Because the batteries were expensive, didn't last long, and my round paid £3.75 a week (when I started), the trick was to use them as little as possible, while still not being caught by PC Marlowe, who liked to spend the ends of his night shifts lurking around the centre of town to catch unwary paper boys and girls riding along deserted pavements, through completely unoccupied pedestrian precincts, or with their lights thriftily turned off. If he caught you, he'd confiscate your bike for a few days.

Ah, the good old days...
 

midlife

Guru
I remember back when I was 13 and delivered newspapers of a morning... the posties had the Post Office issue version of those Ever Readies; they were red instead of grey.

I had the regular grey ones. They were as good as anything else on the market, but they were rubbish, even when new. Both front and rear versions had contacts which separated when you opened them to change the batteries (which you had to do often), and then often didn't come together again when you closed them up so that the lights didn't work. Or the contacts got bent so that the lights would flicker with every bump in the road. And then eventually the brass contact strips would break off altogether. (Guess how I know all this).

The lens of the front light had all sorts of bars and miniature prisms moulded into it to try to focus the light where it might do some good. I think it just scattered most of what there was all over the place. In a very dark place and with a fresh set of batteries, you might be able to make out a pattern of light and dark stripes on the road in front of you - which would naturally be jiggling all over the place with the vibration of the bike, the forks, and the light flapping about on the fork mount. The rear light had a large lens, and, not needing to actually illuminate anything, wasn't too bad - for the time.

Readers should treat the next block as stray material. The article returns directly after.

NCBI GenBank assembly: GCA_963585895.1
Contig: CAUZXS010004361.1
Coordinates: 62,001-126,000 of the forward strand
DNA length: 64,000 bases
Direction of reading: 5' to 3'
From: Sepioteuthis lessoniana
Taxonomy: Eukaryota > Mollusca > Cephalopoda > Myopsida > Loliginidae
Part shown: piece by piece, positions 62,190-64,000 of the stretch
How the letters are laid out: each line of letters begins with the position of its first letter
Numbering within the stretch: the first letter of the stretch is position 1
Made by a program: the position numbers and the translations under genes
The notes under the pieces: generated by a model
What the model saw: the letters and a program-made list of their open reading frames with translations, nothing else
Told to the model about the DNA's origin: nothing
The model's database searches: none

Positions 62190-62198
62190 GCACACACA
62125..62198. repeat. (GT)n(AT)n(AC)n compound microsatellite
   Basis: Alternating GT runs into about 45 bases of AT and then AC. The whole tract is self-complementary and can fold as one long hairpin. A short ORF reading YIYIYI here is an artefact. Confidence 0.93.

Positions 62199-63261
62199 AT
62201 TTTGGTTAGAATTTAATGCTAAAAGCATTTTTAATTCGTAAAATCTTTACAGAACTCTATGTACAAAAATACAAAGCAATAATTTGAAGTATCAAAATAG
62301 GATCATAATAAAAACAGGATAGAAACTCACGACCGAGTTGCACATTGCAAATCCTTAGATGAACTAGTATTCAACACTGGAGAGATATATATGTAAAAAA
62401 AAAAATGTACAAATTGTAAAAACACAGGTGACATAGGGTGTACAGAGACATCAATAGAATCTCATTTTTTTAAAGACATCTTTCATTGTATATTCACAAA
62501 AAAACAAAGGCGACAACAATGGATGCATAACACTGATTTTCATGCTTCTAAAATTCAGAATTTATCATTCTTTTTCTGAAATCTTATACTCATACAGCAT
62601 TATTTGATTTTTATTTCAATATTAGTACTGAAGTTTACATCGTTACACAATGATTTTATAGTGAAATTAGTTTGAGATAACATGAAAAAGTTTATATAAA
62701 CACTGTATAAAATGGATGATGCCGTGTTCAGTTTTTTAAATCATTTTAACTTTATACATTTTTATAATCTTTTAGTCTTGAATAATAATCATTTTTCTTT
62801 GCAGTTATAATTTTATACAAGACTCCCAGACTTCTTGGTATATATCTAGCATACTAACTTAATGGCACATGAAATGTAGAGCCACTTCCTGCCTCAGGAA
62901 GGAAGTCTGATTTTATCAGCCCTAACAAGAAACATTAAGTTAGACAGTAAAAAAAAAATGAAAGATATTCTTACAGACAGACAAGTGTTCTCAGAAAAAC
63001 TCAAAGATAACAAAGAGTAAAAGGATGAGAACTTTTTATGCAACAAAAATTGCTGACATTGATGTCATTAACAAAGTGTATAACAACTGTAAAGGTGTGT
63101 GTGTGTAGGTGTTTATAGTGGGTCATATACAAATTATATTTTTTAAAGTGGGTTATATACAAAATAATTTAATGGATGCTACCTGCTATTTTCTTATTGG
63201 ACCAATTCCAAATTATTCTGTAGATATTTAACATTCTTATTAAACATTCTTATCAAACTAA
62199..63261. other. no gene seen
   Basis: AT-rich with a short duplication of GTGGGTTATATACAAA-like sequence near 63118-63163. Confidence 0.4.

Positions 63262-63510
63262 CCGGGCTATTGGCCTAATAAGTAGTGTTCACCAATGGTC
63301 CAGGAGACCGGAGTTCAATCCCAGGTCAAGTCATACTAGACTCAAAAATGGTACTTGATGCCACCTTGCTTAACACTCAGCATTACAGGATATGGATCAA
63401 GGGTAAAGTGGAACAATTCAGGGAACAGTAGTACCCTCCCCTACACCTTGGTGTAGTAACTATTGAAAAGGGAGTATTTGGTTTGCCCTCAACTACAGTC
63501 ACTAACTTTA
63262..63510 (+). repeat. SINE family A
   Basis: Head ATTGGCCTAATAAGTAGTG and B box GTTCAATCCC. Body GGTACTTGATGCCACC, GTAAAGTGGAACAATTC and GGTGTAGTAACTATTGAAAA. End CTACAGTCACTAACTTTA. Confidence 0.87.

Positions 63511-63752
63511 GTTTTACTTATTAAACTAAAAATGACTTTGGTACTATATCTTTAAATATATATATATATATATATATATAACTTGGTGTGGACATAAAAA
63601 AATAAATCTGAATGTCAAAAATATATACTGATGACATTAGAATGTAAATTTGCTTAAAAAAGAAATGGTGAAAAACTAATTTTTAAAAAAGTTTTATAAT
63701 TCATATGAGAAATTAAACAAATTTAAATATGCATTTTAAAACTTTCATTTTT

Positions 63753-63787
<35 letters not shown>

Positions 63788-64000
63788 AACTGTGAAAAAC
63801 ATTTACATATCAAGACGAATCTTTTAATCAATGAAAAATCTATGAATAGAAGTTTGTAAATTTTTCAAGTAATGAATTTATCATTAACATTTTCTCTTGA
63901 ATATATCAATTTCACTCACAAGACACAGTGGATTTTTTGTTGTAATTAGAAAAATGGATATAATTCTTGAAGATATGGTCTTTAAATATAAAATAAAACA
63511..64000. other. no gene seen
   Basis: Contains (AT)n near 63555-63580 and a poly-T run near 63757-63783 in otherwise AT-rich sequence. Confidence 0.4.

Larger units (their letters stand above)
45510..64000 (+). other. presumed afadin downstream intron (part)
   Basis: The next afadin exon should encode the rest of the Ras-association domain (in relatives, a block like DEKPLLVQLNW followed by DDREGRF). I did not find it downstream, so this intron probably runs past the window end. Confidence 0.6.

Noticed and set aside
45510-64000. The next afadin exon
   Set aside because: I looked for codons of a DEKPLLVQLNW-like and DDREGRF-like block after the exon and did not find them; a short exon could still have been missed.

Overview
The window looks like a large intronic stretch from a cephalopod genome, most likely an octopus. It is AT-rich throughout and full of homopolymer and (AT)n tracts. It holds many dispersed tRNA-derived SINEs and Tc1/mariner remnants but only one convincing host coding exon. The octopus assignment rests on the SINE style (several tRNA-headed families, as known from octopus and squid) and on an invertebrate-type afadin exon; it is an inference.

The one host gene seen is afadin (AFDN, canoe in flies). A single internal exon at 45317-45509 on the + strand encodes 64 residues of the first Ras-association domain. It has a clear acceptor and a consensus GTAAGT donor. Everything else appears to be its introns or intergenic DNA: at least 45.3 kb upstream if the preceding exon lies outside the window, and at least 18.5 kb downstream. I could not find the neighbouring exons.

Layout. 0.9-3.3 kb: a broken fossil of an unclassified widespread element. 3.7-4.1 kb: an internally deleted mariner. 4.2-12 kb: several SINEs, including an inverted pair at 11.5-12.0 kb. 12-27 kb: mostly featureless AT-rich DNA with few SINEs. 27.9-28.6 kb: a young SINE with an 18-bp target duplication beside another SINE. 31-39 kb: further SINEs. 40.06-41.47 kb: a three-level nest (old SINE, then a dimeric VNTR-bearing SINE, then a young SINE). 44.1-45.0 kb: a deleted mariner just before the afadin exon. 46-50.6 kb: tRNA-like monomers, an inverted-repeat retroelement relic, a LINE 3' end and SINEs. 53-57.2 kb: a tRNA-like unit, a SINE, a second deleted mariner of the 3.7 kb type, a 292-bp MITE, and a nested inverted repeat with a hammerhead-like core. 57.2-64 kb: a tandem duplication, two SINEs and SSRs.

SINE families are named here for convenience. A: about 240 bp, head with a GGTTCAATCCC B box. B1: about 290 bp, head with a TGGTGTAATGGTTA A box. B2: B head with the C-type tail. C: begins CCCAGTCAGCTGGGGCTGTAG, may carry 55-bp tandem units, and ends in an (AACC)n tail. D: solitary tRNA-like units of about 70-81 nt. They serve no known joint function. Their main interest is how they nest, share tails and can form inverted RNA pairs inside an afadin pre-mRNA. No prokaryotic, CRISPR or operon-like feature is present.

Because the batteries were expensive, didn't last long, and my round paid £3.75 a week (when I started), the trick was to use them as little as possible, while still not being caught by PC Marlowe, who liked to spend the ends of his night shifts lurking around the centre of town to catch unwary paper boys and girls riding along deserted pavements, through completely unoccupied pedestrian precincts, or with their lights thriftily turned off. If he caught you, he'd confiscate your bike for a few days.

Ah, the good old days...
Yep, the design meant they vibrated off the fork bracket!! Those in the know used a toe strap to keep them in place. I still remember the sound of the knurled knob on top of the pifco lights lol.
 
OP
rogerzilla

rogerzilla

Legendary Member
I wonder how good they'd be with a modern LED in the centre of that huge reflector?
I can answer that. Here's a grey plastic NightRider with a 1W Nicelite LED.

First pic is head on with a B&M Ixon IQ Premium (80 lux), both aimed horizontally. The NightRider is more visible because of its size and rounder beam pattern.

The other pics show the actual projected beam at about 1 metre. The Ixon is way more powerful. On the Ixon's low power setting (just about ok on unlit lanes) things are closer but it has the better STVZO beam pattern.

Bear in mind that the Ixon is one of the brightest replaceable-battery headlights on the market and is running off 4 AAs (6V). The NightRider is running off two AAs in D-cell adaptors (3V). It's not a very fair fight!